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Therefore to run away,
In secret thought he bore. So from this marchant-man,
Whittington secretly Towards his country ran,
To purchase liberty. But as he went along,
In a fair summer's morne, Londons bells sweetly rung,
“Whittington, back return !”
Evermore sounding so,
“Turn againe, Whittington; For thou in time shall grow
Lord-Maior of London.” Whereupon back againe
Whittington came with speed, A prentise to remaine,
As the Lord had decreed.
“ Still blessed be the bells ”;
(This was his daily song) “They my good fortune tells,
Most sweetly have they rung. If God so favour me,
I will not proove unkind; London my love shall see,
And my great bounties find.”
But see his happy chance !
This scullion had a cat,
Which did his state advance,
And by it wealth he gat. His maister ventred forth,
To a land far unknowne, With marchandize of worth,
As is in stories showne.
Whittington had no more
But this poor cat as than, Which to the ship he bore,
Like a brave marchant-man. “Vent'ring the same," quoth he,
“I may get store of golde, And Maior of London be,
As the bells have me told.”
Carried was to a land Troubled with rats and mice,
As they did understand. The king of that country there,
As he at dinner sat, Daily remain’d in fear
Of many a mouse and rat.
Meat that in trenchers lay,
No way they could keepe safe; But by rats borne away,
Fearing no wand or staff. Whereupon, soone they brought
Whittingtons nimble cat;
Which by the king was bought;
Heapes of gold giv'n for that. Home againe came these men
With their ships loaden so, Whittingtons wealth began
By this cat thus to grow. Scullions life he forsooke
To be a marchant good, And soon began to looke
How well his credit stood.
After that he was chose
Shriefe of the citty heere, And then full quickly rose Higher, as did
appeare. For to this cities praise,
Sir Richard Whittington Came to be in his dayes
Thrise Maior of London.
More his fame to advance,
Thousands he lent his king, To maintaine warres in France,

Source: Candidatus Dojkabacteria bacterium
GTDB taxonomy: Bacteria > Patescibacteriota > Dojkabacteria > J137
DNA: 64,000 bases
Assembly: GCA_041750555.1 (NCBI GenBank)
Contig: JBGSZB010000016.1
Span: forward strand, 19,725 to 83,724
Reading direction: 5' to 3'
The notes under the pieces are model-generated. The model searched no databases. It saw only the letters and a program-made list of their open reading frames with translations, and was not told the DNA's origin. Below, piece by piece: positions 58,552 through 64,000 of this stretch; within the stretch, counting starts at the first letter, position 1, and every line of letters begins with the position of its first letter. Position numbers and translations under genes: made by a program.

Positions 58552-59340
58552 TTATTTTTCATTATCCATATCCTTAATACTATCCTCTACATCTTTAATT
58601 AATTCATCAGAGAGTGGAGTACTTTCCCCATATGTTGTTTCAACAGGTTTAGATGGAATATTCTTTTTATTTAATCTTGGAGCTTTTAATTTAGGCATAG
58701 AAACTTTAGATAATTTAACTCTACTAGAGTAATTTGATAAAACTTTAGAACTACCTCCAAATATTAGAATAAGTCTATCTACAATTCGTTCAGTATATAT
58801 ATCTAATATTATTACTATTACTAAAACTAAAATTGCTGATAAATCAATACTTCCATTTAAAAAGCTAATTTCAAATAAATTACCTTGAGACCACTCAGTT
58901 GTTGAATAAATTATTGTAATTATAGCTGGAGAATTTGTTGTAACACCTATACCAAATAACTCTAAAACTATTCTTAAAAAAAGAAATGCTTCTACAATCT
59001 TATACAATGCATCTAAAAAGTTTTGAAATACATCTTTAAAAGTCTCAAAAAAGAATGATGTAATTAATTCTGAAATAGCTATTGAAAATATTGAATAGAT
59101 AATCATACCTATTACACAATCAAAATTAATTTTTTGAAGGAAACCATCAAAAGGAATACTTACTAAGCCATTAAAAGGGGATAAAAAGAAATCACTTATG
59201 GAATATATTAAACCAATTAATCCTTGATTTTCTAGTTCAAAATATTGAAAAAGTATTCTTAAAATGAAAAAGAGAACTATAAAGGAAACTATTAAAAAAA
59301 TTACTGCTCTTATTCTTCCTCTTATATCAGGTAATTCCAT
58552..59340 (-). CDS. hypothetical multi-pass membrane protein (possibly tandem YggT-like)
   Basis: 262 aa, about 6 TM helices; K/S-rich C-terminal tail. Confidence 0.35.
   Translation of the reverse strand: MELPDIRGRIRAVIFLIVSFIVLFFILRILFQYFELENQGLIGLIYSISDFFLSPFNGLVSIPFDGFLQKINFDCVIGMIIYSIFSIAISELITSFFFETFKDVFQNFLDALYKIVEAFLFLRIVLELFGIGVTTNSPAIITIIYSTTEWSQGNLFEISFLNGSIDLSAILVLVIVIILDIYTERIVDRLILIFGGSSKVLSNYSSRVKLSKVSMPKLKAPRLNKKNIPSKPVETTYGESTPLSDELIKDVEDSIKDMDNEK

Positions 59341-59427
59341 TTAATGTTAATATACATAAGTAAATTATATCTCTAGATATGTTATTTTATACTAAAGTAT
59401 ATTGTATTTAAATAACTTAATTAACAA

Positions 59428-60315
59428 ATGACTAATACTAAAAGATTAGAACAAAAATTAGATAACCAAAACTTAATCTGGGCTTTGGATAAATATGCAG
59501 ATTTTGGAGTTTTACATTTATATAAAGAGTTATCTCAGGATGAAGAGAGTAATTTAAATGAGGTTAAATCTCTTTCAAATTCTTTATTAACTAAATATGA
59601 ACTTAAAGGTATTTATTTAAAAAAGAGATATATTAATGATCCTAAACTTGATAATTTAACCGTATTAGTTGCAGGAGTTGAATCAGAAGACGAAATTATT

Glory from thence to bring. And after, at a feast
Which he the king did make, He burnt the bonds all in jeast,
And would no money take.
Ten thousand pound he gave
To his prince willingly,
And would not one penny have;
This in kind curtesie.
So would he daily see
To shew his charity.
Prisoners poore cherish'd were,
Widdowes sweet comfort found; Good deeds both far and neere,
Of him do still resound. Whittington Colledge is
One of his charities ; Records reporteth this
To lasting memories.
Newgate he builded faire,
For prisoners to live in ; Christs-Church he did repaire,
Christian love for to win. Many more such like deedes
Were done by Whittington; Which joy and comfort breedes,
To such as looke thereon.
Lancashire, thou hast bred
This flower of charity : Though he be gon and dead
Yet lives he lastingly.
Those bells that call'd him so,
* Turne again, Whittington,” Call back
many moe To live so in London.
THERE Kensington high o'er the neighboring lands
Midst greens and sweets a regal fabric stands, And sees each spring, luxuriant in her bowers, A snow of blossoms and a wild of flowers, The dames of Britain oft in crowds repair To groves and lawns and unpolluted air. Here, while the town in damps and darkness lies, They breathe in sunshine, and see azure skies; Each walk, with robes of various dyes bespread, Seems from afar a moving tulip-bed, Where rich brocades and glossy damasks glow, And chintz, the rival of the showery bow.
Here England's daughter, darling of the land, Sometimes, surrounded with her virgin band, Gleams through the shades. She, towering o'er the rest, Stands fairest of the fairer kind confessed, Formed to gain hearts, that Brunswick’s cause denied, And charm a people to her father's side.
Long have these groves to royal guests been known, Nor Nassau first preferred them to a throne. Ere Norman banners waved in British air, Ere lordly Hubba with the golden hair Poured in his Danes, ere elder Julius came,